The Brooklyn Daily Eagle series
Courtesy of a new search engine I discovered, a series of images which appeared in the Brooklyn Daily Eagle newspaper. Although the image quality is poor, many of the images are rare and I hope to upgrade them off microfilm at the Brooklyn Public Library.
|Piels Beer Garden|
The August 27, 1905 issue contained a lengthy article about businesses in East New York. This is the first image I have seen of the Piels Beer garden, which was located on the southwest corner of Liberty and Sheffield Avenues. It was removed when the plant was expanded I believe around 1912.
|Solidarity Watchcase Co., Chestnut St.|
Located on the west side of Chestnut Street between Atlantic Avenue and Fulton Street, this company was unusual because it was owned by the workers. It was formed in the 1880s after a series of labor strikes left a number of engravers out of work, and they banded together to form their own company. The building is no longer standing.
|Bordens Dairy, Liberty Avenue.|
The first Borden plant in East New York was located on Liberty Avenue, between New Jersey Avenue and Vermont Street.They would eventually take over the Empire State Dairy and move to their plant on Atlantic Avenue. For a little bit of mystery, the building in that location today has the exact same footprint, though it is clearly a 2-story building and the Borden building was 3 stories. I know Rubel Bros., the coal and ice company, used the building in the 1930s for garages. This one needs more investigating.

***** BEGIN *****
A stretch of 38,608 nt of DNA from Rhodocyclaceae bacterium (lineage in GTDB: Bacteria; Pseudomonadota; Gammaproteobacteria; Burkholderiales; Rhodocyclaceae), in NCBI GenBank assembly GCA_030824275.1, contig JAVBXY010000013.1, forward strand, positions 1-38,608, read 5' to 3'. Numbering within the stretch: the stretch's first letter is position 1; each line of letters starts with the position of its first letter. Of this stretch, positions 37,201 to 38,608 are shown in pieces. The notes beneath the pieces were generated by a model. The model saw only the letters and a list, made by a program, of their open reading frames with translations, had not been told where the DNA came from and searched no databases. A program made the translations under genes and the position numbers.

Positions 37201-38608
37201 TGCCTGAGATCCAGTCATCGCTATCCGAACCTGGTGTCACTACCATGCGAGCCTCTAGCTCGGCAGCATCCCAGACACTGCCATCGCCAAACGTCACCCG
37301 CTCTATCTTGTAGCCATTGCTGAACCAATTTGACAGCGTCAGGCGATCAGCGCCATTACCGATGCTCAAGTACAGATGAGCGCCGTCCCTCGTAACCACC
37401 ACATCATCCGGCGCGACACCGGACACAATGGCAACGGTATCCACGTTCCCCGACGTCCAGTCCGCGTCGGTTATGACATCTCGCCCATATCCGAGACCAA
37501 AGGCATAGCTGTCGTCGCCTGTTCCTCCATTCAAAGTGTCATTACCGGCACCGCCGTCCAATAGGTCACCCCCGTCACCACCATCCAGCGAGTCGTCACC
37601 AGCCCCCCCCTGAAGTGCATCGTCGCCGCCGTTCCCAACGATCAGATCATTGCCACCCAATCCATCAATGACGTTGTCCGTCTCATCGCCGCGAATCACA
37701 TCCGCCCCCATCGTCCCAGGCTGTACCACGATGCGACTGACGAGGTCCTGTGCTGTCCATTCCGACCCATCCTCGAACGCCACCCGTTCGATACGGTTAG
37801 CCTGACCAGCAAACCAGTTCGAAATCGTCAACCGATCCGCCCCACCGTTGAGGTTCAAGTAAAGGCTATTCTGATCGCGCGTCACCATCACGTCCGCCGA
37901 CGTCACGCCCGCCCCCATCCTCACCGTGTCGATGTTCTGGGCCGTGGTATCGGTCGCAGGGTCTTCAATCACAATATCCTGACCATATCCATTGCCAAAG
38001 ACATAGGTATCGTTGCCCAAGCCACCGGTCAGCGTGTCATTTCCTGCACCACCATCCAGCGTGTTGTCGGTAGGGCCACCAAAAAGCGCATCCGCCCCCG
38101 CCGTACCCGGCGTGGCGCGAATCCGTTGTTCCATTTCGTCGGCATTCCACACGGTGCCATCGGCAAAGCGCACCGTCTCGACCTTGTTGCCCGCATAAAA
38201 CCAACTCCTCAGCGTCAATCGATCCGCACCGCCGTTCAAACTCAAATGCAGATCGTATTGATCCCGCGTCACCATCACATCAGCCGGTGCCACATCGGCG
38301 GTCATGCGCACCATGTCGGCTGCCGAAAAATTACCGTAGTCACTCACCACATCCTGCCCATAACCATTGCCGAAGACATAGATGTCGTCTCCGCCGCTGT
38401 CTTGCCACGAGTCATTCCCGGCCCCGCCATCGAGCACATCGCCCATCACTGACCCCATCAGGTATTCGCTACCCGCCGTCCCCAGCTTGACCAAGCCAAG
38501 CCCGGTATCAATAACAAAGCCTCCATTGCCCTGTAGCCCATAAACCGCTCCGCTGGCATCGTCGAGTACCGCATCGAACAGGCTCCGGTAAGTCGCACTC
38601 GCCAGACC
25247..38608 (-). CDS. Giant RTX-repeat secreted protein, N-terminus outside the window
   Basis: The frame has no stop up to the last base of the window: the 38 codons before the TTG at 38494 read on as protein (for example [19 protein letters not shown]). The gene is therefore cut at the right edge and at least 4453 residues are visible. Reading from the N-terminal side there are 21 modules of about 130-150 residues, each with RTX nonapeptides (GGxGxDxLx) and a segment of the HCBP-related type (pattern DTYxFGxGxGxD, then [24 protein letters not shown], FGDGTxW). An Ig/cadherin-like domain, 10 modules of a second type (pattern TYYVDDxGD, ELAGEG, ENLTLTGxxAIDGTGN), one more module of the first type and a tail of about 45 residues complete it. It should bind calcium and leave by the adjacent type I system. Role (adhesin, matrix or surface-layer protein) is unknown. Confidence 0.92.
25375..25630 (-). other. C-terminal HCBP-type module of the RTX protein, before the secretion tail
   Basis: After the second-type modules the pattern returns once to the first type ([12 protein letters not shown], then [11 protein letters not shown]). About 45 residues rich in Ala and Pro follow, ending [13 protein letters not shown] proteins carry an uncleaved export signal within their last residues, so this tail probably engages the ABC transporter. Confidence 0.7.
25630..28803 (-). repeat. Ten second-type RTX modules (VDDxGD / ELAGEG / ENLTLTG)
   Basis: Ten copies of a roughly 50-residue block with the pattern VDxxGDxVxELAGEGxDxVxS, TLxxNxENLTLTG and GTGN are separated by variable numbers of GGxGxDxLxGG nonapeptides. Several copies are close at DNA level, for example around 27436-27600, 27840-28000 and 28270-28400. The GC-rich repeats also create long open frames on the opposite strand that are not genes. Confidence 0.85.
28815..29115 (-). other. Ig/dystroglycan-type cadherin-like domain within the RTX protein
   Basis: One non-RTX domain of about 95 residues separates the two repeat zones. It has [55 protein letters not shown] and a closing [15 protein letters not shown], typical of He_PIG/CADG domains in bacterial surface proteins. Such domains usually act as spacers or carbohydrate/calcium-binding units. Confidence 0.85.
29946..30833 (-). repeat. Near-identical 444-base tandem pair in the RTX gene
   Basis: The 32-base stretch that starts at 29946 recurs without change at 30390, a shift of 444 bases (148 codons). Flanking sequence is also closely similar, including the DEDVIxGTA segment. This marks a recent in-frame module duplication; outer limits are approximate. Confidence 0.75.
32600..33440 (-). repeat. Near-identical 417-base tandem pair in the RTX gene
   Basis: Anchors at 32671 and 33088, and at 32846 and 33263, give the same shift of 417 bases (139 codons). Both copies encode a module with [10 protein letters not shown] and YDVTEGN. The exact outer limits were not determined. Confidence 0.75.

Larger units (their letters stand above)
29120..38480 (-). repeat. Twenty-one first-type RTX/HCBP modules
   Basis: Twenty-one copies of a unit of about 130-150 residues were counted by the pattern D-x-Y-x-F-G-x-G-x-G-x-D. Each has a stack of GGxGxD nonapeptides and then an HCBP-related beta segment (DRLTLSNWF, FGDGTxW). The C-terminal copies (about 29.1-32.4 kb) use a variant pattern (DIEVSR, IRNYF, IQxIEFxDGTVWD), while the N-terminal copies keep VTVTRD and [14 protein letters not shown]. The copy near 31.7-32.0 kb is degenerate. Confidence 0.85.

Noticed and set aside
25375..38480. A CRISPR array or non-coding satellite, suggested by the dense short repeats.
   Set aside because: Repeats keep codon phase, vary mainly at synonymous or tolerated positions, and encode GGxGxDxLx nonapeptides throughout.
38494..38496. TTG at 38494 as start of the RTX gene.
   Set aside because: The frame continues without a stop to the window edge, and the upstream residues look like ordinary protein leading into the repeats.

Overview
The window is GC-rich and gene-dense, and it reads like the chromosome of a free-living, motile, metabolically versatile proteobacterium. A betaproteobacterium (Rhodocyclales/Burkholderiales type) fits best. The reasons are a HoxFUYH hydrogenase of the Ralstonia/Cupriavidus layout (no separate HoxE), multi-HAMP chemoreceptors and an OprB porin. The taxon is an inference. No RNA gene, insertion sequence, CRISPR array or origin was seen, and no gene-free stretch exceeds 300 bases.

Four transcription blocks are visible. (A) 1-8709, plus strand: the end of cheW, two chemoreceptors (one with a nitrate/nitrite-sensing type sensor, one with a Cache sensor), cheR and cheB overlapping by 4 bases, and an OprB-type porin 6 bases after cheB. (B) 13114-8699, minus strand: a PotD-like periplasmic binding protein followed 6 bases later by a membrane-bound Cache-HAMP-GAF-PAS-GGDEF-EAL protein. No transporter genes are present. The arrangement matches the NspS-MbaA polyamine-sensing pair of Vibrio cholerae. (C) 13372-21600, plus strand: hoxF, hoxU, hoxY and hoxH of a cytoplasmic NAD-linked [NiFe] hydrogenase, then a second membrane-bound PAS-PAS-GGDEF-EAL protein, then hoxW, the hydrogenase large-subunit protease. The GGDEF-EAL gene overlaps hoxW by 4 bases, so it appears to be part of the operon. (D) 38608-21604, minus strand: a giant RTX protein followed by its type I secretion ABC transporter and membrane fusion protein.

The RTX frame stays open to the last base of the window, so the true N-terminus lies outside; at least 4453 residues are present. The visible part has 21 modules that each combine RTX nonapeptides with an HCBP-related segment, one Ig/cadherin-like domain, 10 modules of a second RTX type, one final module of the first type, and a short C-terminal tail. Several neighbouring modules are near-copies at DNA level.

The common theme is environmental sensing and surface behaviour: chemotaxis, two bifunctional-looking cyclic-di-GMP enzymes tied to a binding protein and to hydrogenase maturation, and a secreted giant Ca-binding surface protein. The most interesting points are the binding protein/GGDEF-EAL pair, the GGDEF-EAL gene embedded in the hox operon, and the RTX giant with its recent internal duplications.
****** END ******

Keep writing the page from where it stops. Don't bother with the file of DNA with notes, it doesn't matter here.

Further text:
|Elton Street, 1905.|
This picture appeared in the Feb 16 edition when excavation work for the new Arlington Avenue Presbyterian Church threatened to swallow the manse (rectory) next door.
|Church of the Transfiguration, 1905.|
This also appeared in the Feb 16 edition.
|P.S. 108, 1930s.|
On the left, a picture of a play at P.S. 108 in 1933. On the right, a display of student projects in 1931.
|ENY Vocational, 1946.|
An article about boatbuilding in the school program. I also discovered the school provided a lot of training for wartime production .
|P.S. 72, New Lots Avenue|
I was able to piece together some of the missing history of this school. After a fire in 1944 revealed the dangers of the old building, the Board of Education quickly closed the school amidst local protests. The building remained vacant and unmaintained, and this article in 1951 highlighted the dangers of the decaying property. The building was not demolished until the mid-1950s.